On Tuesday, the province saw a slight decrease in active cases, with 85 people testing positive for COVID-19, bringing the provincial total to 1,004, 84 less than the day before.

[ Sign up for our Health IQ newsletter for the latest coronavirus updates ]

Of those active cases, 64 people were in hospital with the virus and 14 people were receiving treatment in intensive care.

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Since Alberta’s first confirmed case of the novel coronavirus back in March, as of Aug. 11, Alberta has recorded 11,772, of those, 10,552 Albertans have recovered.

© 2020 Global News, a division of Corus Entertainment Inc.

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Four new COVID-19 cases in Waterloo Region on Wednesday – KitchenerToday.com

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Region of Waterloo Public Health reported four new cases of the coronavirus on Wednesday morning.

Two are due to community transmission, while the other pair are tied to travel.

So far this week, there have been 12 new cases, and a total of 1,410 since March.

The number of active cases increased by three to 25, with two of those cases currently receiving treatment in hospital.

One more case has also been resolved, improving that total to 1,263.

A total of 119 local deaths have been linked to the virus, but there have been no additional deaths reported since July 17.

Meantime, an outbreak remains active at A.R. Goudie long-term care – a resident tested positive, but no more residents or staff have since it was first declared on August 3.

Here’s the provincial COVID-19 breakdown for Wednesday:

  • 40,289 total cases (95 new)
  • 49 people are being treated in hospital
  • 36,590 resolved cases
  • 2,787 deaths (one new)

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Cape Breton's Route 19 brewery closed indefinitely after customer failed to self-isolate – Global News

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A brewery in Inverness, N.S., says it’s closing until further notice after a customer visited the restaurant on Sunday while failing to self-isolate after travelling to the province.

The Nova Scotia government still requires anyone travelling from outside of the four Atlantic provinces to self-isolate for 14 days upon arrival as a precautionary measure against the spread of the novel coronavirus.

Read more:
Nova Scotia reports no new coronavirus cases on Tuesday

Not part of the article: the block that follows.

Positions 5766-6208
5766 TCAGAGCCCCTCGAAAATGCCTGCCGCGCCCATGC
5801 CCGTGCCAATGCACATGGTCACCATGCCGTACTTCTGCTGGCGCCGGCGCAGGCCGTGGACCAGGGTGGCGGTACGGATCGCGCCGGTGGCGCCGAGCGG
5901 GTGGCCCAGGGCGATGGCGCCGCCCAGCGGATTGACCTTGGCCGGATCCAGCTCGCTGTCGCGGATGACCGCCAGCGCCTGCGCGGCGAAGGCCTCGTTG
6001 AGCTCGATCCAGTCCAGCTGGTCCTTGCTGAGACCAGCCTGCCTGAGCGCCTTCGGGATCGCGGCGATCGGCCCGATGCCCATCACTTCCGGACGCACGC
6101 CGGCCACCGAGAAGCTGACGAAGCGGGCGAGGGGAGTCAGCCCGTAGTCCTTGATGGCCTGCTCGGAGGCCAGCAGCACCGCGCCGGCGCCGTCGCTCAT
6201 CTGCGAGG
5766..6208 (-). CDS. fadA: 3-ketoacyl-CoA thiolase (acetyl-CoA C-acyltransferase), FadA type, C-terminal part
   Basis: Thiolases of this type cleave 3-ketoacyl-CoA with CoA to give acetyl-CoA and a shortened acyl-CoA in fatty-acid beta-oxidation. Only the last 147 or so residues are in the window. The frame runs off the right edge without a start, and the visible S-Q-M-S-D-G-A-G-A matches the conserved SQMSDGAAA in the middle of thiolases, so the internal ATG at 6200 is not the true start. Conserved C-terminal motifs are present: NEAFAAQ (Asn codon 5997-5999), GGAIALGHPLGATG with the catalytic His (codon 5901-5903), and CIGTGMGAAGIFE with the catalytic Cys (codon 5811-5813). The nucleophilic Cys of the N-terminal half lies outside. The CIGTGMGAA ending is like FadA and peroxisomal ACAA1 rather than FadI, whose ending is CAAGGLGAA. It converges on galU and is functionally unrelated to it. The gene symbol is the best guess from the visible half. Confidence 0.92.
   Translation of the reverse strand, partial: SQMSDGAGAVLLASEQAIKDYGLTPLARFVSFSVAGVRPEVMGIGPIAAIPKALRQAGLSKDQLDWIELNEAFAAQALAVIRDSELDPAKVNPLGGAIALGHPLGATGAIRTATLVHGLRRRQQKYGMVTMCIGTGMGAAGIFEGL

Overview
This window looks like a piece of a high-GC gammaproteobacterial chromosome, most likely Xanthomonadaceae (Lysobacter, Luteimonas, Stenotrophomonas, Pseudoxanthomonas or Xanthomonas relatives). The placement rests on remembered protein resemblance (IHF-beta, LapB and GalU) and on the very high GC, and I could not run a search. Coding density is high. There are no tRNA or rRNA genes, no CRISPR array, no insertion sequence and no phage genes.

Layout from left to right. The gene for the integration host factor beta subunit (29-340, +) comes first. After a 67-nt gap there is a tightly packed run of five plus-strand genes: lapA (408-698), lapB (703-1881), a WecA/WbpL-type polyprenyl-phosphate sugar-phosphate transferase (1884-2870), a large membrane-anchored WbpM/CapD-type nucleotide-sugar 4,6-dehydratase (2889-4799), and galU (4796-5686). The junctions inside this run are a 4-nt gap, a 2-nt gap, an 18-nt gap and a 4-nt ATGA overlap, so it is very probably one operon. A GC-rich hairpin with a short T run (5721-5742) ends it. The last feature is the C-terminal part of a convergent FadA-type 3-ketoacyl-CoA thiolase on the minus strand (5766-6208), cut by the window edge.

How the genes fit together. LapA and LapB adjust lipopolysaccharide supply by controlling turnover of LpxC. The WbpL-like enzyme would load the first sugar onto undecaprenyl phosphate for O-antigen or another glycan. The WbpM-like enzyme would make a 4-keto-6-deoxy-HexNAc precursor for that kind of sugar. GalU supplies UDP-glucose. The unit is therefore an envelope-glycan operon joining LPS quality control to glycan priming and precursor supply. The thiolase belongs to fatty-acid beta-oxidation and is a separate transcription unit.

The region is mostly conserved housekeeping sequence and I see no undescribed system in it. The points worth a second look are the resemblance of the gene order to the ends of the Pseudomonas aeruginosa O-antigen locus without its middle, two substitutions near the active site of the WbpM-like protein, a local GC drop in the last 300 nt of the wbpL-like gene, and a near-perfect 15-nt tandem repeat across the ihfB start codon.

Stefan Gagliardi, chief beer officer at the Route 19 Brewing Tap and Grill, told Global News on Wednesday that the brewery will remain closed as a precautionary measure.

“We found out (someone failed to self-isolate) through one of our employees who overheard a conversation elsewhere later on Sunday, and they brought it up to us,” he said over the phone.

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RCMP investigated and confirmed to Global News that they have charged a 38-year-old woman from British Columbia under the province’s Health Protection Act, which carries a $1,000 fine.






2:14
Nova Scotians who work away from home frustrated, confused by self-isolation rules


Nova Scotians who work away from home frustrated, confused by self-isolation rules

Gagliardi said that the Nova Scotia Health Authority has told staff and visitors to Route 19 on Sunday to monitor for symptoms and to go to the 811 website for further direction if symptoms develop.

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The brewery was told it didn’t need to close as it was not a confirmed case of coronavirus, but it still left workers feeling uncertain.

It doesn’t feel good. It’s not a good feeling because our staff didn’t feel safe,” he said.

“As a business and, you know, our staff together, we decided we weren’t willing to take that risk.”

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The facility was thoroughly sanitized on Monday morning but the restaurant will remain closed until further notice.

READ MORE: Coronavirus took their lives. Here’s how their families will remember them

The closure will affect about 30 people including, kitchen and cleaning crews, bartenders, waiters and waitresses, Gagliardi said.

He says that people should follow the health recommendations set out by the province.

“It just affects us in a way that feels a little bit unfair because everybody is trying to do their best,” he said.

© 2020 Global News, a division of Corus Entertainment Inc.